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French tourism chief fears job-law crisis effect

France’s tourism minister said in an interview Monday that if the crisis over a new jobs law does not end soon, it could damage the country’s position as a top tourist destination.
/ Source: The Associated Press

France’s tourism minister said in an interview Monday that if the crisis over a new jobs law does not end soon, it could damage the country’s position as one of the world’s top tourist destinations.

“If the crisis continues into high season, it is clear that would cause many problems for us,” Leon Bertrand told The Associated Press.

Already, Bertrand and tour operators say that violent protests against the law are scaring some foreign visitors away. The United States and Britain have advised their citizens to avoid areas where demonstrators gather.

Whereas riots last fall were largely confined to the suburbs of French cities and towns, “this time things are even more sensitive ... this time, we are in the very heart of Paris, exactly where the sites frequented by tourists are,” said Bertrand in the telephone interview.

He said the renewed violence threatens to undermine a $1.2 million publicity campaign launched by his ministry after the riots to convince visitors that France remains safe. It targets visitors from the United States, Japan, China and Russia.

“For the moment, there have not been any group cancellations, but we know that individuals have either canceled or postponed their trips. Mostly, these are individuals coming from faraway countries like Japan or China or Australia,” said the minister.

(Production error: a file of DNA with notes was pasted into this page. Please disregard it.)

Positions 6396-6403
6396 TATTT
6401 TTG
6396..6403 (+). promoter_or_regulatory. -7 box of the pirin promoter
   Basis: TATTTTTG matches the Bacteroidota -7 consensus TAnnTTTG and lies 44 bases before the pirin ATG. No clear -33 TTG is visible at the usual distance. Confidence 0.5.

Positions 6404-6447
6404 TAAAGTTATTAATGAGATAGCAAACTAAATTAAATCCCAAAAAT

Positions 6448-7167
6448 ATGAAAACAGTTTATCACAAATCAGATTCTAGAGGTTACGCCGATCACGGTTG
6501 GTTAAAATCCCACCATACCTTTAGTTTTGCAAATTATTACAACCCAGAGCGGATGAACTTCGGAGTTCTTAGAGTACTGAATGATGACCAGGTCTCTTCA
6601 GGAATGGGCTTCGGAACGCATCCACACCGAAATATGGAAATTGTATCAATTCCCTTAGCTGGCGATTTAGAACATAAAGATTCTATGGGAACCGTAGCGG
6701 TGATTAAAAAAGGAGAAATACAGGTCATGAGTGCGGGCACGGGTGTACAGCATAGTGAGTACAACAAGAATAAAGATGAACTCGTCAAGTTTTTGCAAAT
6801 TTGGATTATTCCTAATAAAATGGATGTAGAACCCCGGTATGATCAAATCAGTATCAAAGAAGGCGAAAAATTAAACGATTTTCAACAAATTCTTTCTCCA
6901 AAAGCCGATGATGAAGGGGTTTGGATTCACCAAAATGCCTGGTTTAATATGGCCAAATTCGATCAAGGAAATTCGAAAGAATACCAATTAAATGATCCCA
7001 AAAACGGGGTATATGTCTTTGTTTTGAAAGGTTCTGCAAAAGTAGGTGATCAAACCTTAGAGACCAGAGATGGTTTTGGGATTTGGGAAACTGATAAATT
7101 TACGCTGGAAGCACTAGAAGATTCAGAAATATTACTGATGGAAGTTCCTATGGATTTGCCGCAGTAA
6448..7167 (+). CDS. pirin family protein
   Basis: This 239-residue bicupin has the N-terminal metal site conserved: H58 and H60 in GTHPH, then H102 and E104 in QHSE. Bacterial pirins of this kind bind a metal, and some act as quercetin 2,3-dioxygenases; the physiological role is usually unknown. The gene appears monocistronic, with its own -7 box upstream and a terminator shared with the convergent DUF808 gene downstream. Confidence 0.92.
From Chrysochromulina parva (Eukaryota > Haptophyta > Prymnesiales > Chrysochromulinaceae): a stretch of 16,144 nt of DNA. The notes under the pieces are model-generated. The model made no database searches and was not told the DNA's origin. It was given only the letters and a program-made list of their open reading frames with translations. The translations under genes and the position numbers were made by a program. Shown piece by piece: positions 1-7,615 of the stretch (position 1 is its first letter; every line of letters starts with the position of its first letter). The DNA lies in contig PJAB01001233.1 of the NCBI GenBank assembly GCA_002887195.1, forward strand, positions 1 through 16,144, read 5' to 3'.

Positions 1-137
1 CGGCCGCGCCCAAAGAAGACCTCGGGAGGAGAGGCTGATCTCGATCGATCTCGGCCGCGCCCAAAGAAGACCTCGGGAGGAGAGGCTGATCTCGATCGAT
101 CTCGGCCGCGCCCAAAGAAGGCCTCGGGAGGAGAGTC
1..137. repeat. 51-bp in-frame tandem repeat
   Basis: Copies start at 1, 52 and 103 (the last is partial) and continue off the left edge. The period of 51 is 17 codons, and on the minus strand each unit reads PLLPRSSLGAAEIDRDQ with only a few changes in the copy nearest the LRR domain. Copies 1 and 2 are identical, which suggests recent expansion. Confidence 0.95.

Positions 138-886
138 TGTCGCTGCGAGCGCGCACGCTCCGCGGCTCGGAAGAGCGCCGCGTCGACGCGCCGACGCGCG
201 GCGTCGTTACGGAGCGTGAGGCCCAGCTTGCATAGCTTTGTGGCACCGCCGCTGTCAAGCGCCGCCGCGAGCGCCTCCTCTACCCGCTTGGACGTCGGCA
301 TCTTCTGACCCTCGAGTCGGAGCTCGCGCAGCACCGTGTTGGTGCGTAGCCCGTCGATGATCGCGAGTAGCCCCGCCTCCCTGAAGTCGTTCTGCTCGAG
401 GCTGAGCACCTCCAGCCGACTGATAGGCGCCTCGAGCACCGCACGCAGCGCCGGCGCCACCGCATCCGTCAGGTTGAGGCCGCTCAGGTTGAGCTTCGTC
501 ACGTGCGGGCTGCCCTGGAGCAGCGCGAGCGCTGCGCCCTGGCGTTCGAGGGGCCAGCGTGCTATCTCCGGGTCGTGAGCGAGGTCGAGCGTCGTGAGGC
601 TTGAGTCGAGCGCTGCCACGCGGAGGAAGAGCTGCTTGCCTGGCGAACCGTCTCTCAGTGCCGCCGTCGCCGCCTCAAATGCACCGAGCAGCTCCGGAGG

“In general, it’s the countries that are farthest away, where the only images they have of France come through the TV screen,” he added. “If things don’t get better by the end of the week, we will be obliged to start a public relations campaign like the one we launched in the end of last year, after the riots, to correct the image of France.”

Bertrand has said France suffered no long-term decline in tourism after last fall’s riots because the marketing campaign helped draw travelers.

Crucial to struggling economy
Tourism is a vital industry for France’s sluggish economy, contributing nearly 7 percent of gross domestic product and sustaining, directly or indirectly, 2 million jobs, Bertrand said.

About 75.3 million tourists passed through France in 2005, up 3.5 percent from the year before, the minister said.

He stressed that no foreign tourists have been injured in the protests. But they have been inconvenienced. The Eiffel Tower was closed last Tuesday amid nationwide strikes that also caused widespread disruptions to train, plane and bus services. More strikes are planned Tuesday.

Tour operator Irene Melki said her Paris-based company, French Adventures, has suffered “a real dip” in summer bookings.

Some wary of ‘chaos,’ others not
“Vacationers are heading to calmer countries,” she said. “People are seeing the protests on TV, and they’re very wary of getting caught up in that sort of chaos.”

Standing in line Monday at the Eiffel Tower, American tourist Pat Olle said she felt “very safe.”

“The government has everything under control,” said the housewife from Wimberly, Texas.

Mexican doctor Bernardo Hernandez said he tried to postpone his visit but went ahead because his airline tickets were nonrefundable.

He said he and his family planned to “lay low” to avoid getting caught up in Tuesday’s planned protests, but otherwise — despite having seen “some pretty alarming stuff about France on TV” before he arrived — his trip was “so far, so good.”